19 February 2008

Warfare 2.0

Web 2.0, world 2.0, why not warfare 2.0?

A quick note on Web 2.0. 2.0 is the Time Person of the Year 2006. You. That is the ability of any of us to broadcast ourselves, our ideas, our persona, our misgivings, instantaneously to a global audience. Youtube, blogs, flickr. Wikis, facebook comments, response videos.

Web 2.0 is an integral part of World 2.0. World 2.0 is as Thomas Friedman describes it, a flattening of the World with global barriers significantly reduced or eliminated. Mumbai look suspiciously like Silicon Valley. Singapore like New York. Video conferencing puts Seol in my Sacramento board room Collaboration has sped up. Real-time has replaced near real-time has replaced snail mail has replaced the pony express. Barriers have been eliminated. There is no middleman between me and the world.

Web 2.0 has application in war 2.0 though is not a substitute. Blogging from the frontline, youtube videos from the frontline, pictures from the frontline.

Youtube video from the frontline

In Iraq and Afghanistan, soldiers for the first time have the ability to cut through official news channels and publish reports on firefights, roadside bombings, deaths and more nearly realtime. Uncensored, uncut, unadultured reality available for you and I to view. This is not warfare 2.0 though, this web 2.0 in action. What is warfare 2.0?

Warfare 2.0: The ability for a soldier to project their presence beyond their range of fire.
And in theory have a global reach with no middleman.
A Marine no longer constrained by the 600 yards effective-range of their M16. A Delta Force Sniper letting their presence be known beyond the 1000 yards of their XM25 Sniper Rifle. Me sitting in front of my computer not blowing the heads off zombies in Doom 3D but firing hellfire missiles and knocking out Afghan bunkers. This is no Petraeus fantasy but Warfare 2.0 very much in action. The following are two such examples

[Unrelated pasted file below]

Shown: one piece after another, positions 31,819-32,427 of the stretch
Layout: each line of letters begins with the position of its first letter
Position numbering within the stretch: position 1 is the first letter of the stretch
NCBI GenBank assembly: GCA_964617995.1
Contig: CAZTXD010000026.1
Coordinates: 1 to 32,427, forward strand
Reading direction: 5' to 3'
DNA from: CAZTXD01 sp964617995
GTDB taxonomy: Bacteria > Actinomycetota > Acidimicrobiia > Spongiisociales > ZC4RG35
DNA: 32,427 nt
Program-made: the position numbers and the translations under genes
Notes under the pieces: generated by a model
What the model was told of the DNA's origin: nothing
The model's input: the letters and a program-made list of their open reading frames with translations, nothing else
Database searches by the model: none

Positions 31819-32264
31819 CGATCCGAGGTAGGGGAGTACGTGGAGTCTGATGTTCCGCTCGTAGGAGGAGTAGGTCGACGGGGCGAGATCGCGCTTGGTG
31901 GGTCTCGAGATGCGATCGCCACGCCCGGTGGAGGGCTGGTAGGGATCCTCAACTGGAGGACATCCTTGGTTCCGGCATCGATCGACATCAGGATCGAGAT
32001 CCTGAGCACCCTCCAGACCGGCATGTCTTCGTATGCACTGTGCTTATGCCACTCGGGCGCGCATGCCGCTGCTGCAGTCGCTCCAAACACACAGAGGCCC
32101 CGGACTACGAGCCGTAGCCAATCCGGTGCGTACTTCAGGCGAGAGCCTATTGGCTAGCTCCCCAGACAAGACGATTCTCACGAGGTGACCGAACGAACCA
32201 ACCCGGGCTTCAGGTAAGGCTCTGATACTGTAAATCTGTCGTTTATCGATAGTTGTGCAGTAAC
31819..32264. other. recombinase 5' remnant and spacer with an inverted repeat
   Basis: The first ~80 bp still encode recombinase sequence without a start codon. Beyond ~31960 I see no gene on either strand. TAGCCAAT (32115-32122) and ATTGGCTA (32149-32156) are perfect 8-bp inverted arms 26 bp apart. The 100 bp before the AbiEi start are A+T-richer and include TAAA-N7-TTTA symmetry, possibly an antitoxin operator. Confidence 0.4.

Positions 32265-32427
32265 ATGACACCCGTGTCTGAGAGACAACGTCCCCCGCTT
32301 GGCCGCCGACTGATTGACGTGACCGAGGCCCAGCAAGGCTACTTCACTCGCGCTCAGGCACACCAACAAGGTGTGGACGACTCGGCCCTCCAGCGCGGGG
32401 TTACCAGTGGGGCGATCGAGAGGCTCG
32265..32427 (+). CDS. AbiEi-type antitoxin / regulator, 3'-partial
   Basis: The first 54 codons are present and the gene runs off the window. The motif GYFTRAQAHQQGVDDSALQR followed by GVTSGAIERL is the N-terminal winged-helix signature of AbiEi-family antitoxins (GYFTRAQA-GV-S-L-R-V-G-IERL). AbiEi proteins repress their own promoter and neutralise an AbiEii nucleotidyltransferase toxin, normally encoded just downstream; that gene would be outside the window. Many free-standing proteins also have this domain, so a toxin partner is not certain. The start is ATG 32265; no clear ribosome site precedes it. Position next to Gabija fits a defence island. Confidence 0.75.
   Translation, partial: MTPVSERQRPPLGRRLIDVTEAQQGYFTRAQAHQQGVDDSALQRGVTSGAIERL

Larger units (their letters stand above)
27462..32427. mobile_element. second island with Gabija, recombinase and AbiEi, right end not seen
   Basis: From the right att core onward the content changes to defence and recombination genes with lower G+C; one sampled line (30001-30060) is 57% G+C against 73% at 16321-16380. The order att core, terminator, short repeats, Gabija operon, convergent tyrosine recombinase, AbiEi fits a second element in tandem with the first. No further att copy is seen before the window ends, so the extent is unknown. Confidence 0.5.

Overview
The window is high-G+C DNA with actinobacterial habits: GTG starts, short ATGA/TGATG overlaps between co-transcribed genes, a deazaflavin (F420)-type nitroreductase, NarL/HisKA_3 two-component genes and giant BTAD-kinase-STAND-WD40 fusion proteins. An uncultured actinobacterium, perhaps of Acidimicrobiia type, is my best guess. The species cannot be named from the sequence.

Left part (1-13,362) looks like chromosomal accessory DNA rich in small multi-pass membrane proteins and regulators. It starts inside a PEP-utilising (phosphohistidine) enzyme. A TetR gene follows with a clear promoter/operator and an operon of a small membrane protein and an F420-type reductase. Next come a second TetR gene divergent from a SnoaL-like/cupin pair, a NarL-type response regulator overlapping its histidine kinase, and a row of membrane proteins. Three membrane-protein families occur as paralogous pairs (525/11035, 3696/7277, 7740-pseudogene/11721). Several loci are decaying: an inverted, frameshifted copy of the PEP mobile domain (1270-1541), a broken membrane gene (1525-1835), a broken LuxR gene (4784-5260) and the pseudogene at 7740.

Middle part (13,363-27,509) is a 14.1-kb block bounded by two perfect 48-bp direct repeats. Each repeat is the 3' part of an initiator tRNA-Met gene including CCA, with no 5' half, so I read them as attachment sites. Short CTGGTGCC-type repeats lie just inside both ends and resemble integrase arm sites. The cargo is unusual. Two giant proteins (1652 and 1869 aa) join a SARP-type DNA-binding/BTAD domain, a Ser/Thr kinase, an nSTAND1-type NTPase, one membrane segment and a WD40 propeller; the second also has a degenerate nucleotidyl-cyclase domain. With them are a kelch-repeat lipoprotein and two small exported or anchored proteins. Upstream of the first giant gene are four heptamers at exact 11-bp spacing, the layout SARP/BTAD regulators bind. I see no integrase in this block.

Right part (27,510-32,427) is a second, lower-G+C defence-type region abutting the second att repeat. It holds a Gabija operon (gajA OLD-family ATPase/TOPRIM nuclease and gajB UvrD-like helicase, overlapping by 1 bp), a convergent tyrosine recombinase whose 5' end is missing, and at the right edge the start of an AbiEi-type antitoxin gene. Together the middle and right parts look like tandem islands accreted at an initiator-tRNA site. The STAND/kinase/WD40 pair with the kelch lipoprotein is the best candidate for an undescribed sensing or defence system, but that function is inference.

1. MQ-9 Reaper as seen on the right is an upgraded version of the unmanned predator drone. During its first mission in Afghanistan "it dropped two 500-pound laser guided bombs and neutralized some enemy combatants". (Airman Magazine, Jan/Feb 2008) The operator, contrary to what you might expect, was not stationed at Bagram Air Base outside of Kabul, but rather sat comfortably, coffee in hand, at Creech Air Force Base in Nevada. From this remote and secure location, satellite uplink makes it possible to launch a Reaper whether it is Okinawa, Thule Greenland, Djibouti, or on the USS Harry S. Truman in the South China Sea.

2. US Marines under attack request A-10 Thunderbolt airborne assistance. Within minutes an on-call Warthog flies low, unleashing a barrage of deadly firepower. The enemy retreats thus ending the training scenario. The Marines stationed on the East Coast immediately began breaking down the scenario with Air Force counterparts who are situation in California. This virtual battlefield permitting any variety of missions to be practiced.

Through such technology, a special forces group conducting a tactical mission in Baghdad can consist of a Predator Drone overhead piloted from Nevada, an Air Force Combat Controller in direct contact with Officers at Prince Sultan Air Force Base in Saudi Arabia, a contingent of CIA paramilitary communicating with Agents at Langely, VA and Seal commandos speaking securely with a carrier in the Straight of Hormuz.

The Future of Warfare 2.0
Machines will increasingly replace various tasks formally handled by boots on the ground, with warfare increasingly relying on remote operators in secure locations. The scaling back of the down and dirty soldier will never be total though. Much like human intelligence officers saw their role change with advances in signal intelligence, image intelligence, and communication intelligence, their job as spies did not become obsolete. The soldier of the future will still be a soldier, though their job description will change.

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